In Traders General Insurance Company v. Gibson[2], the Court considered whether a mother (Elizabeth) was entitled to liability insurance coverage in a lawsuit brought against her by her daughter (Betty – age 64 at the time of the incident), who was living in the same household as her at the time of the incident.  The incident was a fall that occurred on the front porch of the home, where Betty was injured.

In this case, the key determinant as to whether the insurer would cover Elizabeth for her alleged negligence, was the living arrangement between Elizabeth and Betty.  Elizabeth’s home insurance policy contained an exclusion: “We do not ensure claims made against you arising from: 5. Bodily injury to you or any person residing in your household other than a residence employee”.  The household exclusion is common in most home insurance policies. It is therefore well-known in the insurance world that persons living in the same household as the policy-holder will not have access to coverage in the event of the homeowner’s negligence resulting in injury to that person. The flip side is that the homeowner will not be protected against claims by persons residing in the same household, subject to whatever exceptions are set out in the policy and subject to whatever interpretations of the policy the Court may adopt.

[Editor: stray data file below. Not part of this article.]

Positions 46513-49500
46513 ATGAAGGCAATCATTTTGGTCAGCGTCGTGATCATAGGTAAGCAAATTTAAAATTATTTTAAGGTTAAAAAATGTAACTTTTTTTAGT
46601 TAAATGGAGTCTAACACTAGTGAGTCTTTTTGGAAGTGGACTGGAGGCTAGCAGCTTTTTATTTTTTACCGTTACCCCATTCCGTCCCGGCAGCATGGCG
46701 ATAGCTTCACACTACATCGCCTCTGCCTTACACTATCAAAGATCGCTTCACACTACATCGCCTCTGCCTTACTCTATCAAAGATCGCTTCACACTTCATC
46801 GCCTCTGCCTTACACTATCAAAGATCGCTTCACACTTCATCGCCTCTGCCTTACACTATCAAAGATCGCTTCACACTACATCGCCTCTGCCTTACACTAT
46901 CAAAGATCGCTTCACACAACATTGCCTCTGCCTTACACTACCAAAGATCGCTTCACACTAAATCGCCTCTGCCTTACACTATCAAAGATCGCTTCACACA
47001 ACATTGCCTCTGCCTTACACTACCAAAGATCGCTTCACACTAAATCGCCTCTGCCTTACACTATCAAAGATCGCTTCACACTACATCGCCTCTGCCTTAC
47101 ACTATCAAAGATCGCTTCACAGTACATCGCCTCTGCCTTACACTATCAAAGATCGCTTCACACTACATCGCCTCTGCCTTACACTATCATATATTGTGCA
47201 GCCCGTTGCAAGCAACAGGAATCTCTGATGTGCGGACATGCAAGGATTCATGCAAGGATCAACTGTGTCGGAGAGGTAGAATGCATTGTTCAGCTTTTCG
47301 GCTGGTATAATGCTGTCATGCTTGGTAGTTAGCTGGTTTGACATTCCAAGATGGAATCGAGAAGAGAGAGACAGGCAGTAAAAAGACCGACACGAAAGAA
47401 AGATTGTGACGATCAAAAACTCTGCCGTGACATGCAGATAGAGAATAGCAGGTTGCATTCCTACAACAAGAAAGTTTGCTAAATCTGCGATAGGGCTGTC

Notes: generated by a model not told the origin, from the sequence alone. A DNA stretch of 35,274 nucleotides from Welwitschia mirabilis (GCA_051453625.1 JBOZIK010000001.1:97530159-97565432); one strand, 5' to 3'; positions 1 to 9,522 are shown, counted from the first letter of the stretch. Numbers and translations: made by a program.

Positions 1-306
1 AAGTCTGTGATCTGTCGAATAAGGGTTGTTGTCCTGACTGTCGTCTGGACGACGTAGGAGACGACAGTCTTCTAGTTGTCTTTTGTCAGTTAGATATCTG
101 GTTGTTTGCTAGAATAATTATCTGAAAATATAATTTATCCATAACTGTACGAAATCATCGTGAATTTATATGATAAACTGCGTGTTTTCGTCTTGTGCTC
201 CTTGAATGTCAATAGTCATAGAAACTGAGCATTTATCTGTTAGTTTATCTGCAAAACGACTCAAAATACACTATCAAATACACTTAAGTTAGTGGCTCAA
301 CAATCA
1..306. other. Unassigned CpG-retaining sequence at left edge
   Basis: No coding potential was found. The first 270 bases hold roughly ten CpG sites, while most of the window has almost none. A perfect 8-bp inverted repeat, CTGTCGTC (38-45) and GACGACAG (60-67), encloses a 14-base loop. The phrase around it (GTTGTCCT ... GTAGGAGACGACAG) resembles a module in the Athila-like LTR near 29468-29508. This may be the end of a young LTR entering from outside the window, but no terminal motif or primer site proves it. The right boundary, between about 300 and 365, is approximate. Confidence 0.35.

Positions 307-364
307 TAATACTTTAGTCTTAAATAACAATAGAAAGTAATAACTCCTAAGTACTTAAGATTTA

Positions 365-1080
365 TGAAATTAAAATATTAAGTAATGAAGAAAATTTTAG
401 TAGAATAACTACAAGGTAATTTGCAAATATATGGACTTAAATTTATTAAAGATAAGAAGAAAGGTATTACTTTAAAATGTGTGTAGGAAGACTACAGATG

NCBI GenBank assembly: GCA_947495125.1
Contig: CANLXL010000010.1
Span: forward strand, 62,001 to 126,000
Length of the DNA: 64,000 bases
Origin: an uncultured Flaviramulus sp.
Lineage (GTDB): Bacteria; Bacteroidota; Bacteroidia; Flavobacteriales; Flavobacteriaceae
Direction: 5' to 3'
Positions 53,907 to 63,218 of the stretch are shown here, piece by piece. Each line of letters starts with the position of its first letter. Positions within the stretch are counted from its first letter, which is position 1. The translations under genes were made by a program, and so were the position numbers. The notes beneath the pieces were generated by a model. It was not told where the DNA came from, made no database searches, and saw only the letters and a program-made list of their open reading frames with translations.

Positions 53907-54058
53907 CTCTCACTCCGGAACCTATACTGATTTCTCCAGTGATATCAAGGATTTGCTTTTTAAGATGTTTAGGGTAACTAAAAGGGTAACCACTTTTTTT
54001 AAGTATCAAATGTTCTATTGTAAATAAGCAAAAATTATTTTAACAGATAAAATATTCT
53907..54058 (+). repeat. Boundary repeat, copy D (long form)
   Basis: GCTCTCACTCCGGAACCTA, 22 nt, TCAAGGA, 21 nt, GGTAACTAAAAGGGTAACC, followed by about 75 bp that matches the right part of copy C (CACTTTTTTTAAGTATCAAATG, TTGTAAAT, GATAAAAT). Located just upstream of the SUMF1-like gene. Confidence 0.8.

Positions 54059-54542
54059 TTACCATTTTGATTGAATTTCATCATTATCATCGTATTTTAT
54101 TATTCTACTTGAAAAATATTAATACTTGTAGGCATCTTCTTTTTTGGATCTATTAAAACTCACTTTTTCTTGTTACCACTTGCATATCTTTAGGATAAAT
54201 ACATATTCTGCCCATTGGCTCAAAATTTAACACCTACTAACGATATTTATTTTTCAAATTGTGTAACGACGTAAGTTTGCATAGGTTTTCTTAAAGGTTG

Through it’s analysis, the Court determined that while Betty could not be said to be a “residence employee”, she did meet the definition of “tenant”.  Because Betty had been paying a fixed rent to live in the home for 20 years prior to the fall, the Court interpreted the exclusion clause narrowly, and concluded that Betty was a tenant and that her claims against Elizabeth were covered under Elizabeth’s home insurance policy.  Part of the analysis focused on the intentions of policyholders such as Elizabeth at the time of purchasing insurance.

 

Takeaways from these two recent decisions:

The Ferro case is a caution to those who are hosting guests at properties they do not own.  If your negligence causes an injury to a guest, do not expect the home insurer for the owner to cover you.  Make sure you have your own insurance coverage and, if in doubt, contact the home insurer for the property prior to hosting guests to discuss coverage and confirm if coverage exists in the given scenario.  Better safe than sorry!

The Traders case reminds us to examine the relationships of those living in our households.  If anyone in our home is paying rent to live there, document the rent transactions and do your best to clearly define the tenancy relationship.  Even better, inform your insurer that you have a tenant and confirm coverage.  This will help protect you if the tenant is injured on your premises and sues you.

Informing your home insurer of material (important) changes to your home and/or living situation, when the changes are made and prior to an incident occurring, can save you significant stress and help you avert financial disaster down the road.  The risk of a slight premium increase is far better than the risk of not being covered.

 

[1] [2019] O.J. No.386

[2] 2019 ONSC 1599